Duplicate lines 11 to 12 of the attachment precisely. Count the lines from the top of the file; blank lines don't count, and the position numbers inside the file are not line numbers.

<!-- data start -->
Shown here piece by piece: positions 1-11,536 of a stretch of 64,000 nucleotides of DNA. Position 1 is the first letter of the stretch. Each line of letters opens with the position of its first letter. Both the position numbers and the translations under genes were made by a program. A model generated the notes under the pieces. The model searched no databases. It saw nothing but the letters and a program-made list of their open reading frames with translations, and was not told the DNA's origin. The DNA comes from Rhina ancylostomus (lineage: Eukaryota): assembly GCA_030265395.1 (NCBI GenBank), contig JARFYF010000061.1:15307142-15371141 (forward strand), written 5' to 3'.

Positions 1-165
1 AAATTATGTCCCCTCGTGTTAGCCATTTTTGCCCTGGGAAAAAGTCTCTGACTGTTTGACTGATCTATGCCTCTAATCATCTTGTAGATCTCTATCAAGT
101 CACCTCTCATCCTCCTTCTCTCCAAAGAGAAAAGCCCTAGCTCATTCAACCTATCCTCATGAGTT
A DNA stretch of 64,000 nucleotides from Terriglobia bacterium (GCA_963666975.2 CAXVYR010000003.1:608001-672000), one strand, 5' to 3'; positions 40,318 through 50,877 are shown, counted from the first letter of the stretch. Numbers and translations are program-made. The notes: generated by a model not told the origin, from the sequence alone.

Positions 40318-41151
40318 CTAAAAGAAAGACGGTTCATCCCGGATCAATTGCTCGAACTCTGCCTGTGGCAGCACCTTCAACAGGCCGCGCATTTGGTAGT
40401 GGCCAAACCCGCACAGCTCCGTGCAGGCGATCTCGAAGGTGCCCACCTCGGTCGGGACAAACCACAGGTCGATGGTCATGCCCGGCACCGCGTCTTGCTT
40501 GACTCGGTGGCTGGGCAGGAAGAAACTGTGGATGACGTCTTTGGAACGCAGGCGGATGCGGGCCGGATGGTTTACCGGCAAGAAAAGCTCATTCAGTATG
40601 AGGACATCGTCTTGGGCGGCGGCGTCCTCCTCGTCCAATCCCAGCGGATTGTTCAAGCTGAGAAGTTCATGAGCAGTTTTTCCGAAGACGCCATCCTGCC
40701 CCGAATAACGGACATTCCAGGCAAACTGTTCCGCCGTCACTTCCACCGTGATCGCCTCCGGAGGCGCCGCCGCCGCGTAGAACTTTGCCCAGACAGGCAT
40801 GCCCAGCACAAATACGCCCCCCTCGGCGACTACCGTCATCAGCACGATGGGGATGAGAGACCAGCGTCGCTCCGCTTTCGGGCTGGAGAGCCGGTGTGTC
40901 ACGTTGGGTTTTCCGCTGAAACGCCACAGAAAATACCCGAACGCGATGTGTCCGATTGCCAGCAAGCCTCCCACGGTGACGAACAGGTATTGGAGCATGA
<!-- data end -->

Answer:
40701 CCGAATAACGGACATTCCAGGCAAACTGTTCCGCCGTCACTTCCACCGTGATCGCCTCCGGAGGCGCCGCCGCCGCGTAGAACTTTGCCCAGACAGGCAT
40801 GCCCAGCACAAATACGCCCCCCTCGGCGACTACCGTCATCAGCACGATGGGGATGAGAGACCAGCGTCGCTCCGCTTTCGGGCTGGAGAGCCGGTGTGTC